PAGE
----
Buying a Home Gets Easier in a Cooler Market—for Those Who Can Afford It

The potent mix of challenges buyers face has slowed the housing market, but millions of homes are still changing hands this year. Some buyers find they’d rather hunt now than deal with the bidding wars and invisible purchases that defined the frenzied market last year.

It took only a few weeks in September for Mr. Lanser and Mrs. Manfreda to find the home they were looking for in a Boston suburb of Waltham. The newly built property had been up for sale for months and the seller had lowered the price a few times. The couple offered the final asking price and it was quickly accepted.

“The positive of lowering the price was more important to us than the higher interest rates,” said Mr. Lanser.

The 30-year fixed mortgage they negotiated had a rate of 4.5%, higher than they would have paid a year ago. But that wasn’t enough to derail the purchase and keep them renting in Boston, where they expected their landlord to raise rent for the second time in as many years.

The market is slowing in virtually all regions and housing types, and economists expect it to continue. Previously owned home sales fell nearly 24% in September from a year earlier to a seasonally adjusted annual rate of 4.71 million, the weakest level since the peak of the pandemic.

Higher interest rates have pushed many buyers out of the market. The average interest rate on a 30-year mortgage has doubled to nearly 7% this year, including an increase of nearly 2 percentage points in recent months.

Those who can absorb the higher mortgage costs will find a calmer market. Last year, many buyers paid well above the asking price and waived common safeguards, such as the ability to get out of the deal if something goes wrong during the inspection or mortgage approval. Now they can take their time, land at a reasonable price and keep all the protections in place, brokers say.

Americans have been siphoning off a lot of savings during the pandemic, and bank executives say American consumers are generally financially healthy, despite the highest inflation rate in decades. Still, a certain type of buyer is needed to be able to afford a home in 2022.

According to Mike Fratantoni, the chief economist for the Mortgage Bankers Association, a trading group, retail traders seem to be the most willing to buy in today’s market. They are less affected by inflation than the lower-end buyers, and also less affected by falling stock and bond prices than the higher-end buyers.

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Applications for purchase mortgages with balances of $300,000 to $510,000 fell less than a year earlier in September than applications for mortgages both larger and smaller, according to MBA data. (Someone who puts down 20% on a mid-price home would have a mortgage of about $308,000.)

A relative bright spot in the market is that people are moving out of expensive areas and buying cheaper areas, according to Sam Khater, Freddie Mac’s chief economist..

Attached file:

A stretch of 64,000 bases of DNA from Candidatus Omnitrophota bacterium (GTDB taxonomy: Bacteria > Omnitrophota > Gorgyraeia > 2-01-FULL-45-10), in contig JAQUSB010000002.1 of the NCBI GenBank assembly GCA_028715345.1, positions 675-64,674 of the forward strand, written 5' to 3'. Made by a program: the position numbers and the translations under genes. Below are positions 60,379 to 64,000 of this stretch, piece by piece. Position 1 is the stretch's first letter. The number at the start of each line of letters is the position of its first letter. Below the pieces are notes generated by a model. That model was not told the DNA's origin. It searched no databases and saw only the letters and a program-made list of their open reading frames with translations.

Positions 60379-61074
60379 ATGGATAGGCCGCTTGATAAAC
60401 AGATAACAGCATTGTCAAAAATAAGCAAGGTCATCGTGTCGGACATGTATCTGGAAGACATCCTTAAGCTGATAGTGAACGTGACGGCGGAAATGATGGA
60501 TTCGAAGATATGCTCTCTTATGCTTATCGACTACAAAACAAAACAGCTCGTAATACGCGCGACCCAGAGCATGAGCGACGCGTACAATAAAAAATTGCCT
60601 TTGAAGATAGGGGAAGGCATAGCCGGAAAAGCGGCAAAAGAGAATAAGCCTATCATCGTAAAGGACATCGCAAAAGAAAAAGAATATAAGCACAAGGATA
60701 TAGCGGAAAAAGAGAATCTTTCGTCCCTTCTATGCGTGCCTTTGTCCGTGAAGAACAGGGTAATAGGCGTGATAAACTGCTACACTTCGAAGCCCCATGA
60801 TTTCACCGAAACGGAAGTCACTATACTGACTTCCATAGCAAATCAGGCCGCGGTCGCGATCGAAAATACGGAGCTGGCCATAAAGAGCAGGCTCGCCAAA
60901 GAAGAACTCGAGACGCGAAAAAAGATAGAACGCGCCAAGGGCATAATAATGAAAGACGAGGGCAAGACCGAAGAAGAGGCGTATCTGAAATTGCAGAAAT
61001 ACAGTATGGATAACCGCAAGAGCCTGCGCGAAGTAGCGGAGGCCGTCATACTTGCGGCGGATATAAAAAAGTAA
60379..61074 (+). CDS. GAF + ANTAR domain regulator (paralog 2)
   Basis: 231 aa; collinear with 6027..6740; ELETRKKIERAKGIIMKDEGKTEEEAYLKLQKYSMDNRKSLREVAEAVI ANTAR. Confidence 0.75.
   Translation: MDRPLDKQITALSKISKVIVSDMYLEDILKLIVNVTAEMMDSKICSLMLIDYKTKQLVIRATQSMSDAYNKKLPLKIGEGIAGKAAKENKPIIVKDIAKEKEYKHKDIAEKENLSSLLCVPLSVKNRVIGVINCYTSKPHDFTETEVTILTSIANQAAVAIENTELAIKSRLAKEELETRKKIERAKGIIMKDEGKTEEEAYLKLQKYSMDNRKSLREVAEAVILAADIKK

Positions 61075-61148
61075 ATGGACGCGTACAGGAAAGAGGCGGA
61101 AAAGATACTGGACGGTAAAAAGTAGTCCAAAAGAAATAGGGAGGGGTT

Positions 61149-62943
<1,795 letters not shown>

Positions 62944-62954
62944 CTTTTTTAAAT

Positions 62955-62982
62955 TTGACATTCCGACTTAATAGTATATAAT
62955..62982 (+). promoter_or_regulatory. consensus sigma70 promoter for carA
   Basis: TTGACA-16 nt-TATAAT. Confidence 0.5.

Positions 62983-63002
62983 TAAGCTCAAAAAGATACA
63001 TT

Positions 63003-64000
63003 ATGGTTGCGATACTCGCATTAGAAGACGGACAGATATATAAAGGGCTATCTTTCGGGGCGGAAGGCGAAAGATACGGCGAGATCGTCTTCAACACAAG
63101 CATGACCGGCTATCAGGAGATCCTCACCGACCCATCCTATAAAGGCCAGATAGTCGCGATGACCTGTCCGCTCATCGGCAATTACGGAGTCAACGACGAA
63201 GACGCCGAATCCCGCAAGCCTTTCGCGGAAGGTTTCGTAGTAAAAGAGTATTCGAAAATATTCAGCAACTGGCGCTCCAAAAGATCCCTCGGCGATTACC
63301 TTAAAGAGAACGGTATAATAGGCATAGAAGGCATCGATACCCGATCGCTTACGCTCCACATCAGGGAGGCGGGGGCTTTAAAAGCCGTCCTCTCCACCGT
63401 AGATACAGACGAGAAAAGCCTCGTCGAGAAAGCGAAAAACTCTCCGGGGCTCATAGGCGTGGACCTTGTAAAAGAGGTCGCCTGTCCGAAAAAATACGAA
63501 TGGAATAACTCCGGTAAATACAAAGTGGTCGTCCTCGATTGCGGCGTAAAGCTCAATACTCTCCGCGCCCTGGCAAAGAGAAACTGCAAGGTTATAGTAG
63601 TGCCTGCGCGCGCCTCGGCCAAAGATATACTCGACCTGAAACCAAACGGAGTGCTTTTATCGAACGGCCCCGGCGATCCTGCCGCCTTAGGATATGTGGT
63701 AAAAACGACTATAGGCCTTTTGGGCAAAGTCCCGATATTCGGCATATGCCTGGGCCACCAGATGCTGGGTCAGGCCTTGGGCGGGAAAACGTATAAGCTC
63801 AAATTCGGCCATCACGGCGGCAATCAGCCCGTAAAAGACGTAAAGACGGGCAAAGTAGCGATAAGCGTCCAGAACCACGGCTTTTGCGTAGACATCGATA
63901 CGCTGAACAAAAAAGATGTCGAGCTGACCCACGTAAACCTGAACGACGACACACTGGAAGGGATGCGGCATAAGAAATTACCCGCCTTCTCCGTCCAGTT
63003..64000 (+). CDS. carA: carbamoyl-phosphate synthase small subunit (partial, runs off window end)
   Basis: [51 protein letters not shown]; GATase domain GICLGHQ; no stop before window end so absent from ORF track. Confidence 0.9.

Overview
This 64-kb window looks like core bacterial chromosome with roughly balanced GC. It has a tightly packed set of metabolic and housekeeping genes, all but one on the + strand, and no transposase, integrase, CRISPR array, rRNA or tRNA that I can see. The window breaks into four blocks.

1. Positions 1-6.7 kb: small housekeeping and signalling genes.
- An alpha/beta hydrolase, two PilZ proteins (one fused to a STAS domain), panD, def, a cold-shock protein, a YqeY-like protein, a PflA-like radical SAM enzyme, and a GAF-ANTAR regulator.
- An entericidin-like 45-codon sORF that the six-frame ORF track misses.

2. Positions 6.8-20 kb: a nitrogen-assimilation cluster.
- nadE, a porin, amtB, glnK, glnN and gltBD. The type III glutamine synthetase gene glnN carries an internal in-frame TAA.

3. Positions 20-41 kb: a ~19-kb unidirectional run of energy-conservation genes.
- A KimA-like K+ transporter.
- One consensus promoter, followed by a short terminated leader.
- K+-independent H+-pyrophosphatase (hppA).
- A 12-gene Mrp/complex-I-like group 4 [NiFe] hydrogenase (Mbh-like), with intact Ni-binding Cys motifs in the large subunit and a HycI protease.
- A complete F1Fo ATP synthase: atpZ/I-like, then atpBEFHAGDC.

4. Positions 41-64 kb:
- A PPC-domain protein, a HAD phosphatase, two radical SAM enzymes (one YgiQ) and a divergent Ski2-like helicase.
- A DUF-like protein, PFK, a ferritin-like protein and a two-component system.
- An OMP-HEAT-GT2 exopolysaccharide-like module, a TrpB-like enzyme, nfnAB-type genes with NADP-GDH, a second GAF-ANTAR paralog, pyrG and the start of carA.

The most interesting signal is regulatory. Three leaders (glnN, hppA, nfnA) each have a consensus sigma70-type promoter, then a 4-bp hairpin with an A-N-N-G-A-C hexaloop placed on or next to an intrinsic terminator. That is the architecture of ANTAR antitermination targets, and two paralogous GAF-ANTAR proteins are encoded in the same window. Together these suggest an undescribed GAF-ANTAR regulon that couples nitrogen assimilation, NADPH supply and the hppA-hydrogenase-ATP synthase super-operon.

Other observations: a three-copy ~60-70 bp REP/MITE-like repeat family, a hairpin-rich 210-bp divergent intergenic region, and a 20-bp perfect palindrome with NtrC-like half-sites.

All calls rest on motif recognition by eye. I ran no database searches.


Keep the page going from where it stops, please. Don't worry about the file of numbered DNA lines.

“The rate hike hurts, but the market you’re going into is still a lot more affordable,” he said.

The seller of the house Eric Lanser and Allison Manfreda bought had reduced the price several times.

Purchases among people who move from one urban area to another have fallen by half as much as purchases among people who move locally, Mr. Khater.

Jeffrey Zyjeski and Ashley Calabrese moved an hour’s drive to West Hartford, Conn., from Sturbridge, Massachusetts this summer, in part to be closer to family. The couple sold their old house and bought a new one below the original asking price.

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They now wanted to take out a mortgage in case interest rates continue to rise. They used an adjustable rate mortgage set at 4.625% for the first 10 years. ARMs typically offer a lower rate than a fixed-rate mortgage for the first few years. Last week, they made up the bulk of mortgage applications since 2008, according to the MBA.

“Waiting won’t help in the long run,” said Mr. Zyjeski.

Buyers using low down payment loans, such as those offered by the Department of Veterans Affairs and the Federal Housing Administration, will also be able to compete better with other buyers this year. According to Black Knight, about 27% of mortgage rate blocks in September came from the FHA or VA loan programs, up from 19% in January Inc.,

a provider of mortgage technology and data.

These buyers were pushed to the sidelines last year as sellers preferred to accept offers from the masses of people who paid cash or made large deposits.

There are still plenty of buyers who use cash and make larger deposits. According to the National Association of Realtors, nearly a quarter of buyers have paid all cash in recent months, roughly equal to the stock a year ago. But now they’re doing it to keep their costs under control.

Housing is one of the most weighted categories when tracking inflation, but it’s also one of the most complicated to measure. WSJ’s David Harrison explains how the shelter index is calculated and why it can cloud the inflation outlook for the Fed. Illustration: Laura Kammermann

When Davis Kali bought his home in Englewood, Colorado this summer, he decided to give up 30%. That made it easier to tolerate the monthly mortgage, which had a rate of 5.375%, and keep the payment around what it would cost to rent.

His parents helped so he wouldn’t have to sell his investments at a loss. He bought the house for $600,000 – $15,000 less than the asking price.

“I’ve been pretty lucky to get pretty much what I was looking for,” said Mr. Kali.

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